Medical Conferences: Are they worth it?

Each year there are many medical conferences held around the world. These could be conferences about new research, medical education or, perhaps, a gathering of those in a specific specialty. Last year I was lucky enough to attend the American Medical Women’s Association (AMWA) Centennial Conference in Chicago, IL. After attending my first medical conference, I have made it a personal goal to attend at least one each year.

So, was it worth it? In my opinion, it is a definitive yes. I’ll break down some of the pros and cons based on my experience so you can decide for yourself if you’ll be attending a conference (or two) within your medical school years.

Pros

  1. Connections. I can’t go on long enough about how many new connections I made. I met physicians from around the nation in different specialties. I heard from speakers who had written books, gotten double board certified while raising a family of four, and even travelled to the moon (I’m not kidding, Mae Jemison was in attendance). An easy way to stay in touch with the new colleagues you’ve met is LinkedIn. After hearing from them at the conference I connected with them on LinkedIn, which allows me to see what they are doing professionally and keep them in my network for any future communications.
  2. Relationship growth within my organization. The AMWA chapter at my medical school has always been a tight-knit group, but this trip made many of us even closer. It was a great way to get the entire group motivated for an awesome upcoming year. We were able to bond over our favorite speakers and chat about some of the important issues being discussed on the women’s rights front.
  3. Stepping outside of your comfort zone. In advance, the conference paired student attendees with physicians and asked students to meet with and interview the physician. I ended up getting paired with an internal medicine physician coming from the renowned Tuft’s University. I was intimidated at first because she came from such a prestigious university, but she turned out to be incredibly down to earth and friendly. I had the opportunity to talk to her about her personal journey and how being a woman in a once male-dominated field affected her.  She told me a story of when she was involved in a patient’s care when they began coding. As if this weren’t stressful enough, she was seven and a half months pregnant and started having contractions. Womanhood presents unique obstacles, but this physician was able to overcome them with flying colors.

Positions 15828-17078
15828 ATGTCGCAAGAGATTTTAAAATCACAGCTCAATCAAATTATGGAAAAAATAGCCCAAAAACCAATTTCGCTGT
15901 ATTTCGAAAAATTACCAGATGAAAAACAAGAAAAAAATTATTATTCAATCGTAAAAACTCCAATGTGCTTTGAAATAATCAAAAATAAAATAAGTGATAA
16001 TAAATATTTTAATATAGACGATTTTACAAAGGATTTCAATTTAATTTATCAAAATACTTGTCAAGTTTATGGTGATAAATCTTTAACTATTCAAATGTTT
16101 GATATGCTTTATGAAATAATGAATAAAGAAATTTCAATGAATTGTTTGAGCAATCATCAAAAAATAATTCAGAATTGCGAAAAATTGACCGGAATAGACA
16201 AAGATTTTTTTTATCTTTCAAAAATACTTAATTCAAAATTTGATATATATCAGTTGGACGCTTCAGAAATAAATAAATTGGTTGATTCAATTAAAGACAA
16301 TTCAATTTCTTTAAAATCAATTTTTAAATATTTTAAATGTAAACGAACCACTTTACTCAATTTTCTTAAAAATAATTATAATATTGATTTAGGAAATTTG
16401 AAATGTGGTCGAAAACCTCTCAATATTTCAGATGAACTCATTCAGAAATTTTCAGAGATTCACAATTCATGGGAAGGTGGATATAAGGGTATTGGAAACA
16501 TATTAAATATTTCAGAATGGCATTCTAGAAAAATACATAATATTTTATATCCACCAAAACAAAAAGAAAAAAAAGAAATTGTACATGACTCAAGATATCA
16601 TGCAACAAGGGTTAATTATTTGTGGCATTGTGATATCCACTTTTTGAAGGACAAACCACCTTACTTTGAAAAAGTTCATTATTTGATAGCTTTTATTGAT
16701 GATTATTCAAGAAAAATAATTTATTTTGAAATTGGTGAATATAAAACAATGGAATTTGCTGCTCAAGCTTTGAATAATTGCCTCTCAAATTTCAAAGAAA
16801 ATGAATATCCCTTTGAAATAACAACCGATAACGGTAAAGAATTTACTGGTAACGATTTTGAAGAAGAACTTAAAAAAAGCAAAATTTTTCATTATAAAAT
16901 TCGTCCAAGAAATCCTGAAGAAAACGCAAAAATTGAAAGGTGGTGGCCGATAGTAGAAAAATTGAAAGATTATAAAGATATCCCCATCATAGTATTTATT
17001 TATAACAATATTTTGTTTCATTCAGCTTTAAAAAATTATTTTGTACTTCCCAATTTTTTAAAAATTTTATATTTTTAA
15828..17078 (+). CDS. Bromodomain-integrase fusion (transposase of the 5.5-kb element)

4. Exploring a city! The conference allowed me to experience Chicago in a new way. We stayed right in the heart of downtown and went on quite a few sight-seeing adventures. Next year the AMWA conference is in Miami, which would be so much fun to visit! Heading out of town for a conference can feel like a mini vacation from the hectic life of a medical student.
  5. Intellectual growth. The AMWA conference placed a strong emphasis on the advancement of women in medicine. We heard from numerous female physicians about their experiences within the field and how they got onto their current path. It was empowering to listen to women who had written numerous books, founded various organizations and impacted society so greatly. Additionally, I was able to hear from numerous female physicians about raising a family and having their dream career. It gave me hope that the life I want is doable. I think this conference truly revitalized my energy after a long first year in medical school. It allowed me to see past the current grueling coursework to what my career could potentially blossom into.
Cons
  1. Money. Okay, to be honest, this AMWA conference was actually affordable, but I know many are super pricey. My advice is to seek funding from various sources. This year I’d really like to go to the conference again, so I plan to set up a Go Fund Me account that will allow my relatives to donate some money to help me attend. Last year, I was fortunate enough to get some money to support my travel. Most student organizations can get some funding from their school, which is what our AMWA group was able to do. In addition, many conferences have grants or scholarships to help students attend. I recommend looking at a few different conferences you find interesting and pick one that is the most economical. Another option is to create a poster (or research) to present and most likely you can get a grant from your school to present it at a conference.
  2. Time. The conference I went to was an entire weekend event, so I wasn’t able to study at all. In the little down time we did get, I wanted to explore the city or just relax for a few minutes. Plan ahead and study during the car (or plane) ride. Check your schedule and make sure the conference falls during a time that isn’t incredibly hectic for you. Even though conferences are a large commitment, the time “lost” I think ends up being an overall gain when you consider the benefits.
I think medical students should look further into the idea of attending a conference. Many of us are hesitant because we think it will just cost extra money we don’t have. I urge each of you to look deeper than the price tag and make a plan to go to a conference at least once during your four years of medical school. To find out more information about the AMWA Centennial conference click here.


Aleah Chang

Aleah Chang is a second year medical student at Oakland University William Beaumont School of Medicine in Rochester, Michigan. She graduated with a B.S. in Neuroscience from the University of Michigan in 2014. She currently serves as the Vice President of the OUWB American Medical Women's Association (AMWA) chapter and is involved in the Medical Student Government at OUWB. She plans to pursue a career in family medicine, pediatrics or OB/GYN.

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